Intersections: A monthly go-to for reliable facts and analysis about California's debt, investments and economy

California Job Tracker: California Scores Another Solid Job Gain in 2016

By Lynn Reaser, Ph.D., CBE

California closed out 2016 with a job gain of 332,000 for the total year. That brings the job gain since 2010, when the recovery began, to 2.4 million. (See Figure 1.) Education, including both public and private schools, showed the largest advance last year among all major sectors, with a gain of 62,000 jobs. Leisure and hospitality followed with an advance of 57,000 positions. Health care and professional and technical services, spanning systems design to scientific research, recorded job advances of 40,000 or more.

Among the state’s primary industries, only manufacturing and mining suffered job losses, with the latter impacted by the sharp drop in oil prices from prior highs. Both sectors posted encouraging job gains during the last two months of 2016. Employment services also saw a year-over-year job decline that may reflect the decision of more firms to take on permanent hires rather than relying on temporary help.

California saw its jobless rate drop further to 5.2% in December from 5.9% a year ago and a peak of over 12% at the end of 2010. (See Figure 2.) Last year’s decline in the unemployment rate occurred even as approximately 200,000 additional people entered the workforce.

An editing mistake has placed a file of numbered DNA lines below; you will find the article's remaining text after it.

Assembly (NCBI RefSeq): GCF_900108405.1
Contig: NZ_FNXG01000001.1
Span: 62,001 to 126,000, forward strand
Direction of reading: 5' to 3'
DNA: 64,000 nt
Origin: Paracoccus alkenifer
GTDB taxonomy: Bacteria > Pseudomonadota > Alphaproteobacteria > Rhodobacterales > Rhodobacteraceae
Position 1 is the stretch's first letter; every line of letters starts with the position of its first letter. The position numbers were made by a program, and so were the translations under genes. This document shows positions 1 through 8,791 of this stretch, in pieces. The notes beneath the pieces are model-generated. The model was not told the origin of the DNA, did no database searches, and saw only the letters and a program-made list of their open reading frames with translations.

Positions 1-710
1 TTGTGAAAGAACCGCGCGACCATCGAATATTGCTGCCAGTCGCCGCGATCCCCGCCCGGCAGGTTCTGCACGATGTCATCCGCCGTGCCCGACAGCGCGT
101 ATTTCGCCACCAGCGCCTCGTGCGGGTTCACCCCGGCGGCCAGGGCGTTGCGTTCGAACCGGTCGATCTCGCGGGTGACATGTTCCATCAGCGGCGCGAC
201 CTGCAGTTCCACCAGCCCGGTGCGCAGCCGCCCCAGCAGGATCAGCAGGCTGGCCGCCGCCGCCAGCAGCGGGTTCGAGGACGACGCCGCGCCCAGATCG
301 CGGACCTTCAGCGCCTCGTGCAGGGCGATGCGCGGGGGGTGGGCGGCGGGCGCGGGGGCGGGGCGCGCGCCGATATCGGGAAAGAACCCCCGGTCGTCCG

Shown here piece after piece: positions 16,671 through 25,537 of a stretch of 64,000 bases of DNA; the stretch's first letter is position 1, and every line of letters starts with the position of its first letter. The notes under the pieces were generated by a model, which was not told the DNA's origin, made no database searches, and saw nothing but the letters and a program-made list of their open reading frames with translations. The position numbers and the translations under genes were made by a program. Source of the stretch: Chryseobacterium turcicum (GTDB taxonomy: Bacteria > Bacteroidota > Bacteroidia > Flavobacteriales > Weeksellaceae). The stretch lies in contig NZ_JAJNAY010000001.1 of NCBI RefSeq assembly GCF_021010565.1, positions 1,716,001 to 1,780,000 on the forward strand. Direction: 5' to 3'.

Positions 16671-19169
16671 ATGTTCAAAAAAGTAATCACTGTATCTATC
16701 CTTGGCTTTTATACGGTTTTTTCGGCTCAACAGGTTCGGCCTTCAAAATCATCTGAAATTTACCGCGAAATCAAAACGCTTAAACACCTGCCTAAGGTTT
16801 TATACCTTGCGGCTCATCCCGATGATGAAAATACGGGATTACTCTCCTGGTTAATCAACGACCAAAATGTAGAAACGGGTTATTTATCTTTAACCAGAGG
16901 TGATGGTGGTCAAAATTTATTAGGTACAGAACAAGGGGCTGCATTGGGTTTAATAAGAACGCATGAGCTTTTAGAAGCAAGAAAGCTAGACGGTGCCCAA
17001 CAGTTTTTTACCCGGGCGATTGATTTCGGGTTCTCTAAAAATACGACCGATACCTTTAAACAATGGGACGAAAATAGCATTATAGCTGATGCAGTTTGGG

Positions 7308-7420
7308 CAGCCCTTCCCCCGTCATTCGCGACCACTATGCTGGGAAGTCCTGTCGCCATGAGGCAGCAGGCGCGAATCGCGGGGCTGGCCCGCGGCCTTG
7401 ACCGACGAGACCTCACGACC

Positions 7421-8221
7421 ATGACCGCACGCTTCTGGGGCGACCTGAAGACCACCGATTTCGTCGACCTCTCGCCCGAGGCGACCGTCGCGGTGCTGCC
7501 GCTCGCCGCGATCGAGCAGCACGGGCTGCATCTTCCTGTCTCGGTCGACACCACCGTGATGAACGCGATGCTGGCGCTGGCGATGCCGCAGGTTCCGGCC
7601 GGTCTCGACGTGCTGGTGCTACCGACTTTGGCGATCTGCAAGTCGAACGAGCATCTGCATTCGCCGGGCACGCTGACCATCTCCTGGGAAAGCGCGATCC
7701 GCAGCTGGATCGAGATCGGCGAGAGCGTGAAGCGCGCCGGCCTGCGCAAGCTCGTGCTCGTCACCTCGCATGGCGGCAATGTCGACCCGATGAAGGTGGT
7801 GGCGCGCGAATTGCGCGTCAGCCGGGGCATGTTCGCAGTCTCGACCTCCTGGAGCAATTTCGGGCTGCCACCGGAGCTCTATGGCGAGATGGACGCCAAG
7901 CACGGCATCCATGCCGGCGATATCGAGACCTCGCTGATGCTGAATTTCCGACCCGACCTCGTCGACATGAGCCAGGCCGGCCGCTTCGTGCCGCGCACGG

Almost all of California has surpassed its prior employment peak. Only four metropolitan statistical areas (MSAs), representing just 3% of the regional job total, have not fully recovered their pre-recession peaks. (See Figure 3.)

California faces a number of uncertainties in 2017, highlighted by trade, immigration, and health care. The dollar’s strong value will challenge exports and foreign tourism. On the positive side, tax cuts and deregulation should help business and consumer spending, while the new administration has promised more investment in infrastructure and defense. California’s advantages in innovation and the diversity of its economy should enable it to make further progress towards full employment in the year ahead.


Figure 1 - Job Gains Accumulate

Figure 1 - Chart - Job  Gains Accumulate
Source: California Employment Development Department, Labor Marking Information; FBEI


Figure 2 - CA Jobless Rate Declines Further

Figure 2 - Chart California jobless Rate Declines Further
Source: California Employment Development Department, Labor Marking Information; FBEI


Figure 3 - California’s Recovery Nearly Complete

Figure 3 - Map of California showing areas which have recovered or not recovered
Source: California Employment Development Department, Labor Marking Information; FBEI

See raw data: Employment numbers by region.

Source: FBEI, EDD

Lynn Reaser is chair of the Treasurer’s Council of Economic Advisors and chief economist at the Fermanian Business and Economic Institute for Point Loma Nazarene University. The opinions in this article are presented in the spirit of spurring discussion and reflect those of the author and not necessarily the Treasurer, his office or the State of California.